Today its lower reaches alone have water because of the tidal effects. Rest of the river boasts of water only in the monsoons. The springs on its banks at “Mushyer”, Marathwada, Tambal and Sauntwada have all dried up. The annual “hunvars” (“n” silent please) or monsoon floods too have disappeared. The numerous ponds along the foot of the hills which provided water for “vaingan” crop too have disappeared due to nonuse and neglect. My repeated attempts to revive the river by encouraging the farmers on its banks to take up farming again have failed. My recent attempts to trace the pond where I once almost drowned but was saved by a cousin and the large well where I tried to learn swimming with floats made out of “bonde’” were not successful.

The “laath”, a contraption which looked like a see-saw and was used for drawing water to irrigate the fields and its “kolmi” too have disappeared. The smell of ripening “jiresaal”, a local variety of fragrant rice still lingers in my nostrils. The present day “basmati” is no match for it. Nachni, vari, til, mung, udith, kulith, alsande, green and red pepper and  onions which were once  grown in abundance in my village are not even mentioned in the village households anymore. Maraathwada gave up the sugarcane years ago.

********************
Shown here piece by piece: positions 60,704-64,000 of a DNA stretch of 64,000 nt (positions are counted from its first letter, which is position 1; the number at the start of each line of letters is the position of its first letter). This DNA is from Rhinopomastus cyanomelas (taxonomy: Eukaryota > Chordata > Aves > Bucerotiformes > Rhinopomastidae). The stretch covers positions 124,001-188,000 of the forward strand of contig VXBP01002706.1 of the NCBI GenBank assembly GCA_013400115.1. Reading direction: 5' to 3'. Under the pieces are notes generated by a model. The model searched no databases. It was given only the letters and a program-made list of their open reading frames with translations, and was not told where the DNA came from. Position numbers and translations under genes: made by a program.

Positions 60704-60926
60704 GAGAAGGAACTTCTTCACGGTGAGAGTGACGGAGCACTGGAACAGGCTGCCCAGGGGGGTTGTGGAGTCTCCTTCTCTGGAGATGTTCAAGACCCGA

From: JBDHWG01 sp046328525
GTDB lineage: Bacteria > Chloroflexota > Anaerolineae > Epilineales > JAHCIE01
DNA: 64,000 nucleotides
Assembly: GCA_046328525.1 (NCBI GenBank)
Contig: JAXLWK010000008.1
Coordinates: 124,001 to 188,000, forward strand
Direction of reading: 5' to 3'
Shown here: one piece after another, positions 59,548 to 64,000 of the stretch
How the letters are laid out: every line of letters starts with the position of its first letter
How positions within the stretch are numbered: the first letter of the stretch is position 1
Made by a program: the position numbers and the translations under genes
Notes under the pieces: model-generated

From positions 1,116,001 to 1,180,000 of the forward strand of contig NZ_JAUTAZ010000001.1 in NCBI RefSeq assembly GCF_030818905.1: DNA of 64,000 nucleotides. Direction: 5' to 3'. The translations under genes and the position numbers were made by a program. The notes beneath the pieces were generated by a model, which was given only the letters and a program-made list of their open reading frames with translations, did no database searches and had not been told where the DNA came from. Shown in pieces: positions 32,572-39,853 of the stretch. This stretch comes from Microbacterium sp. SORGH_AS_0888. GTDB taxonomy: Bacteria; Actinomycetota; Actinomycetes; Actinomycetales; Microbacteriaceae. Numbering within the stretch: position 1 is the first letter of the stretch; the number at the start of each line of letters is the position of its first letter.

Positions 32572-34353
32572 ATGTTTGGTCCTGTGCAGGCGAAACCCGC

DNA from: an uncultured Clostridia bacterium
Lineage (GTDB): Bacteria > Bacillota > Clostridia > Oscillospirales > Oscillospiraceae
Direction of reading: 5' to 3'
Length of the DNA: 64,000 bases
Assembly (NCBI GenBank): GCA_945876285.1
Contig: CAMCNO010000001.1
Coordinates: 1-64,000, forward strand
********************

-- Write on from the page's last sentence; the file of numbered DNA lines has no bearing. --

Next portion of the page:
Now the children tell you that milk is provided by Goa Dairy or Gokul or some other brand and massala (spices) is Maharaja or Bedekar or MDH. This information chirped out by children in one of the village schools recently floored me completely. Milk reminds me of my own pet cow “Shamal” gifted to me by my grandmother. Its frothy  fresh raw milk collected in my little silver “chimu”, again a gift from some aunty or other, is still fresh in my memory. “Kharvas” is not on the menu any more. Those “kongyo and kanteykongyo” (sweet potatoes”), those “karande” and “chinni” (a large sweet root which turns pink on boiling and tastes so sweet) are now grown only in my dream farms.